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Friday Harbor, WA, United States

Crawled News Article
Site: http://phys.org/biology-news/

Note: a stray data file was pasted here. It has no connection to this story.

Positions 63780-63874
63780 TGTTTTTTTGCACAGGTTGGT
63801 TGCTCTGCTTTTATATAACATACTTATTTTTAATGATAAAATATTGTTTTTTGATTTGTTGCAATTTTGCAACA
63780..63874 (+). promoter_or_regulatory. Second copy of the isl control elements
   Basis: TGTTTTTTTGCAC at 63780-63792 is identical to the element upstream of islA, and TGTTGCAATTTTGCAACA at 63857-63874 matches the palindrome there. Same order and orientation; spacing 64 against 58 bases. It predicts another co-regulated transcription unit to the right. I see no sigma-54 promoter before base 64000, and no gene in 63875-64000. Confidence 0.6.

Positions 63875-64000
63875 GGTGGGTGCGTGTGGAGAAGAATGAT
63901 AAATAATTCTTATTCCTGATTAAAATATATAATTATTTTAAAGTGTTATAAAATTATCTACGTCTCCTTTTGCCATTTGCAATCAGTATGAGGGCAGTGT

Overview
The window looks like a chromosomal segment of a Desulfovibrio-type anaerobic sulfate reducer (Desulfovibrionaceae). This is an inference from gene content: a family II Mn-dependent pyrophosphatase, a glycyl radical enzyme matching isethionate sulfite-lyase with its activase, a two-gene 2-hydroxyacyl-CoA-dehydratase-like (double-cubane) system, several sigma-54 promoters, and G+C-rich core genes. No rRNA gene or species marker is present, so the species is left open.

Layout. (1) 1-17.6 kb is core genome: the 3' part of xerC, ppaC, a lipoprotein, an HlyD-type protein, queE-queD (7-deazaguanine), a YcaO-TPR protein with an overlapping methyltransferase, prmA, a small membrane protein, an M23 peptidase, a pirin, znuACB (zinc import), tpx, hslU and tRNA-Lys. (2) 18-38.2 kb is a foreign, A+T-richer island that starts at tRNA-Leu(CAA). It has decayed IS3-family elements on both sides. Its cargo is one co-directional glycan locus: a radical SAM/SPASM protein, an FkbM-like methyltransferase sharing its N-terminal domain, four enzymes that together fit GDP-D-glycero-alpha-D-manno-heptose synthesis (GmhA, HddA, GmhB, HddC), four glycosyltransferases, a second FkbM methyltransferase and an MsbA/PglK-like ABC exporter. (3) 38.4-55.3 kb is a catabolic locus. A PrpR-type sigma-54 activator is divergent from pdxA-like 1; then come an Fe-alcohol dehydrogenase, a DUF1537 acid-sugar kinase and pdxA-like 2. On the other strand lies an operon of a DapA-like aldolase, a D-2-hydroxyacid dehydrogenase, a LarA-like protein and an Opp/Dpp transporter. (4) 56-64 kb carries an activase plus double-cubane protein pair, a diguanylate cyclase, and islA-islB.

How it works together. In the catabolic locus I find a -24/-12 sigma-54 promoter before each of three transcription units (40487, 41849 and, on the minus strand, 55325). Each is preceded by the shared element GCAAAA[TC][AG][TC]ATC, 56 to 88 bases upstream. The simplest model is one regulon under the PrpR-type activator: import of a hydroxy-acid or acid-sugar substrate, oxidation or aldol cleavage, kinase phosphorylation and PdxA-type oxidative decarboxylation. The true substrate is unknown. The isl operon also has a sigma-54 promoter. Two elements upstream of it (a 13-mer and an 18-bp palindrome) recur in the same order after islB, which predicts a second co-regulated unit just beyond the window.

The ocean predators use their buzz saw mouths to efficiently dismantle prey, ranging from marine mammals and sea turtles to seabirds and—as Hollywood likes to remind us—an occasional human. There are more than 400 species of sharks in the world and each has a unique tooth shape. Some are simple triangles, while others are deeply notched or spear-shaped. But despite this variety, scientists haven't detected a difference in how different shark teeth cut and poke tissue. A recent University of Washington study sought to understand why shark teeth are shaped differently and what biological advantages various shapes have by testing their performance under realistic conditions. The results appeared in August in the journal Royal Society Open Science. "When you have all these different tooth shapes, there should be some functional reason. That issue was fundamentally troubling to me," said senior author Adam Summers, a UW professor of biology and of aquatic and fishery sciences. "It seemed likely what we were missing is that sharks move when they eat." Sharks shake their heads rapidly when they bite their prey, so evaluating how teeth perform while in a side-to-side motion was critical to the study tests, which took place during a summer marine biology course at the UW's Friday Harbor Laboratories on San Juan Island. Summers and his collaborators affixed three different types of shark teeth to the blade of a reciprocating power saw, then cut through thick slices of Alaska chum salmon at a speed that mimicked the velocity of head-shaking as a shark devours its prey. "Sure enough, when we cut through salmon, different teeth cut differently," Summers said. "We found a way to distinguish between this huge morphological difference we see among shark teeth in nature." The researchers also noticed that some species' teeth dulled more quickly than others. Two kinds of teeth, belonging to tiger and silky sharks, dulled after only several passes of the saw blade over tissue, meaning that it's possible these sharks in the wild must replace their teeth every time they kill prey. Teeth from the bluntnose sixgill shark didn't cut as well, but they also didn't dull as quickly as the other teeth. "There's this tradeoff between sharpness and longevity of the tooth edge," Summers explained. "It looks like some sharks must replace their teeth more often, giving them a consistently sharp tool." This might shed light on the feeding patterns of different sharks, the authors explain. For example, bluntnose sixgill sharks with duller, longer-lasting teeth might be swallowing their prey whole. Tiger sharks that eat a larger range of prey such as sea turtles, dugongs and seabirds usually bite their prey to pieces before eating it and would need sharper teeth to puncture a sea turtle's rigid shell, for example. When tissue is punctured and twisted side-to-side as prey is during a shark attack, the prey's tissue doesn't always behave the same way. This is not unlike a child's Silly Putty that will stretch into a long, stringy piece when slowly pulled apart, but break in two when yanked at a much faster speed. Biological tissues behave in the same unpredictable way when pulled, prodded or strained. It was this nuance that the research team tried to capture using experiments that involved movement. They believe it's the first study of its kind for mimicking how sharks hunt and kill. "It is really important to test biological materials at strain rates that are high enough to mimic how the predator and prey tissues would actually behave in real life," said co-author Stacy Farina, a postdoctoral researcher at Harvard University and an adjunct lecturer at Shoals Marine Laboratory. Farina was a teaching fellow at Friday Harbor Labs when the research was conducted. The experiments for this study were designed and carried out during an intensive five-week course at Friday Harbor Labs in summer 2014. Katherine Corn, now at the University of California, Davis, used epoxy from a local hardware store to glue shark teeth to the reciprocating saw blades. The materials worked surprisingly well. "We asked ourselves, how do we safely and effectively move these teeth back and forth quickly? The quick and dirty way was, glue them onto a power saw," Farina said. "It was a simple solution to a complicated problem." A video of the cutting apparatus. A blade with teeth from the bluntnose sixgill shark (Hexanchus griseus) on its fifteenth use. Explore further: Taking the bite out of shark DNA More information: Katherine A. Corn et al, Modelling tooth–prey interactions in sharks: the importance of dynamic testing, Royal Society Open Science (2016). DOI: 10.1098/rsos.160141